The accused was still lurking around outside the 23rd floor of the apartment building. As Yvonne stepped outside the elevator, he had approached her and demanded his keys and the credit cards from her, which Caroline had dropped into Yvonne's bag. After a heated argument, the accused, according to the Welikada Police, had snatched the bag from her and run down the staircase followed by her.

She had caught up at the 19th floor of the condominium. Whilst trying to grab her hand bag from him a struggle took place. The young man is then said to have bashed Yvonne's head against the wall.

Haunting memory

Caroline who has now dedicated her life to  looking after her parents and seeking justice for her sister said  that the body of her sister, covered in blood will haunt her for the rest of her life. While she and her mother still sit each night on Yvonne's bed, clutching her clothes, smelling her perfume, their lives have come to a standstill, not knowing who to turn to for help.

 "When we go out to dinner, I cannot swallow my food as there is always an empty chair staring back at me. We are a family of four and Yvonne was our happiness. Our happiness was lost forever the night she was murdered," Chamalka Johnsson said.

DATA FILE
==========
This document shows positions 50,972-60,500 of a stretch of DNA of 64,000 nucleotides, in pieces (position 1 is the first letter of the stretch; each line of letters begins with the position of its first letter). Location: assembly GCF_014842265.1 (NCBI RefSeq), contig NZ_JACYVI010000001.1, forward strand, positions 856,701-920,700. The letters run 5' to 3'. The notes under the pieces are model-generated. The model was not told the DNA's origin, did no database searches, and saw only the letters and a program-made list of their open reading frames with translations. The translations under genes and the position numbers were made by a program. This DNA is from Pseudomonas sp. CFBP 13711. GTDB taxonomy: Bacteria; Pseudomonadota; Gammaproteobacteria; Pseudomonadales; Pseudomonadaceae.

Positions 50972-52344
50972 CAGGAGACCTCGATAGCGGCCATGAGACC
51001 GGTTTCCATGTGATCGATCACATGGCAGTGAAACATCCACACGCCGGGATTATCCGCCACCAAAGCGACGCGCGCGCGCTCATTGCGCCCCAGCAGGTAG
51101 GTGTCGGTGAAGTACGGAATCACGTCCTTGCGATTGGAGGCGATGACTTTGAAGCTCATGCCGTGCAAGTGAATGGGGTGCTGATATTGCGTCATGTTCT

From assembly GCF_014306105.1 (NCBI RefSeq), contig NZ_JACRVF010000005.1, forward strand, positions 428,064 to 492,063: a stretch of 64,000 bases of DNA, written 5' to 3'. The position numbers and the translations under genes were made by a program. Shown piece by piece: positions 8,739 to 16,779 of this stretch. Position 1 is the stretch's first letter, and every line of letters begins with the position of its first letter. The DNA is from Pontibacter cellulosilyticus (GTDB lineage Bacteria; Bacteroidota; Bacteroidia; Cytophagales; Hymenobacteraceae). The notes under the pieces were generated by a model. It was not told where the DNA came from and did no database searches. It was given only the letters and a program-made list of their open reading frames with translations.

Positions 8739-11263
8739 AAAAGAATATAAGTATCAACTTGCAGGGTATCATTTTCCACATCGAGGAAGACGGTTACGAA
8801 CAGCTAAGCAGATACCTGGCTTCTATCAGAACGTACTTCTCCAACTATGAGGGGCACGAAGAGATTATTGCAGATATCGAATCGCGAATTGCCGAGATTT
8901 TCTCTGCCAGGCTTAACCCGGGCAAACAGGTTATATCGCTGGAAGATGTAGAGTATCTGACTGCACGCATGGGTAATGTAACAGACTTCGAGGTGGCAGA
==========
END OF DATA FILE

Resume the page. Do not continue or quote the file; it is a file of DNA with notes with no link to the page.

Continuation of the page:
Caroline Johnsson who had been in a relationship with the accused at the time of Yvonne's murder said that she had lost two very important people - her sister and her boyfriend, 19 year old Shramantha Jayamaha - in the early hours of July 30, 2005. She said while she had been in a relationship with the accused since February last year, never did she imagine that the boy she was involved with would very soon end the life of her sister.

Warned against affair

 "My sister had warned me several times not to associate with Shramantha. She and Shramantha had been close friends for a long period of time. I had  known Shramantha since I was 11 years old and although he had show interest to begin an affair with me several times before, I finally accepted in February. My sister had been very angry when I told her  about this as Shramantha was a spoiled kid, involved in alcohol and drugs," Caroline charged.

Yvonne's mother added, "Caroline was a very bight child in school. She topped her class. However since she started dating Shramantha her grades dropped and Yvonne had called me several times from the US, asking me to make sure that Caroline never went out with Shramantha. If only I had listened to Yvonne's warnings," Chamalka Johnsson said.